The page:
The future of good food
The challenge is that the current measures of environmental impact, and the data being used to drive these measures, need to be modernized and expanded
By Gordon Bacon, Chief Executive Officer, Pulse Canada
People are passionate about good food. While the definition of “good food” has always been about taste, it has expanded over the last few decades to include nutritional quality. Now, growing concerns about the environment and climate change are prompting food manufacturers to expand the definition of “good food” and market more products as “sustainable.” Between 2008 and 2018, new food product claims related to the environment grew by 1,175 per cent to over 40,000 new products introduced with environmental claims.
The focus on food and the environment has moved beyond the food sector. Earlier this fall, Mark Carney, Governor of the Bank of England, weighed in on the need for climate risk management and sustainable investing to go mainstream. And a recent trade agreement between the European Union and Mercosur countries included a clause on climate conference commitments, opening the opportunity for the EU to link trade and access to climate impacts. The future of food is being shaped by many hands.
The reality is that many of the words we use to describe food tells us little about the quality of our food. Terms like local, seasonal, organic, non-GMO and natural don’t tell us a lot about the nutritional quality or environmental impact of that food. Nutritional quality is based on different nutrients, which are measured according to standard methods. Defining how “sustainable” a food is will not be as simple as telling someone that it was grown or raised in a “good” way or that the manufacturer cares about the environment. There is a need to measure the environmental impacts of putting food on our plate.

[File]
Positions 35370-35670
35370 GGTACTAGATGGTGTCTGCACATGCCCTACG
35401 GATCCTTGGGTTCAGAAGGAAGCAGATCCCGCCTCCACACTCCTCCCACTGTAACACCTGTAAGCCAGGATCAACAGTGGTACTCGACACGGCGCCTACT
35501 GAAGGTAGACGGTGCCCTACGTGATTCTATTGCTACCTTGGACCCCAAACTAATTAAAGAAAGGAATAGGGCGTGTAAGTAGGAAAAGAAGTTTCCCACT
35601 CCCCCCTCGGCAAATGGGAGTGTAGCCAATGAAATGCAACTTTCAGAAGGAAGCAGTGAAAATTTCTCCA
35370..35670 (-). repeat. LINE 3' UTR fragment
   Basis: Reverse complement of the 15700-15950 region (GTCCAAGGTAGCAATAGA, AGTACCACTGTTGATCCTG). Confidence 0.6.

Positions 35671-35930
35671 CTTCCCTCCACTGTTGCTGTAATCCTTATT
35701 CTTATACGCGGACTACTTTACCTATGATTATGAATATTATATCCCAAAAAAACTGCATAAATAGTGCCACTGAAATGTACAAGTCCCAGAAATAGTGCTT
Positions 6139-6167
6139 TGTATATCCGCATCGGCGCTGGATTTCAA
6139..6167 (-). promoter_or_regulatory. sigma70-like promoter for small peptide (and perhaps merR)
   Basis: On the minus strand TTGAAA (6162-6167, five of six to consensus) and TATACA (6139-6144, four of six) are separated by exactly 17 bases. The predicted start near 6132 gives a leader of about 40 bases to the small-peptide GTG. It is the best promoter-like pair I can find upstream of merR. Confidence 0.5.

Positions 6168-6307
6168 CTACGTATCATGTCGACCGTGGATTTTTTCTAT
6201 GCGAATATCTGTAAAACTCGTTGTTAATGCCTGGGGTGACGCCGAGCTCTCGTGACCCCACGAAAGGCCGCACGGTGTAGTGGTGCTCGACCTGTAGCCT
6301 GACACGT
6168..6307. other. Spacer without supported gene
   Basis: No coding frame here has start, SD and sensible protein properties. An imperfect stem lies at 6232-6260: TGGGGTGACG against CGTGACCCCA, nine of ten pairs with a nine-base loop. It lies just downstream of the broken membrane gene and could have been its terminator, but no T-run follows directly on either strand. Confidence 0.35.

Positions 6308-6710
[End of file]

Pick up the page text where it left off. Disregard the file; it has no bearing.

For the markets that value sustainability and the brands being developed to capitalize on consumer interest in environmental quality, objective measures of outcomes are needed in key areas such as carbon balance, biodiversity and water use impacts. The challenge is that the current measures of environmental impact, and the data being used to drive these measures need to be modernized and expanded.
To understand the impact that the food system has on the environment, an approach to choosing good food will require the development of data that reflects the specific eco-system and management practices by all crop and livestock sectors as well as the processing required to have food ready for the plate. This work has already begun as numerous organizations are building inventories of data for food and agricultural products. It isn’t about good or bad food, it is about choosing products and a dietary approach that reduces the environmental “foodprint” while meeting nutritional requirements with food that tastes good.
A global approach that uses farm level and eco-system specific information will provide incentives for all segments of the food supply chain to work towards making sustainability improvements. Most importantly, it will provide consumers with the information they need to make educated food choices based on an understanding of measuring what matters to the environment.
Ultimately, the person pushing the grocery cart has the most power to drive change. Given enough information, food companies and consumers will make the ingredient and food choices that are right for them. Good information will also be key to good government policy for food and the environment.
The food sector has made significant strides to provide information on the nutritional quality of foods to consumers. Now it’s time we consider how to do the same for sustainability and food. Let’s ensure that Canada’s agri-food system is ready to compete in the future of good food.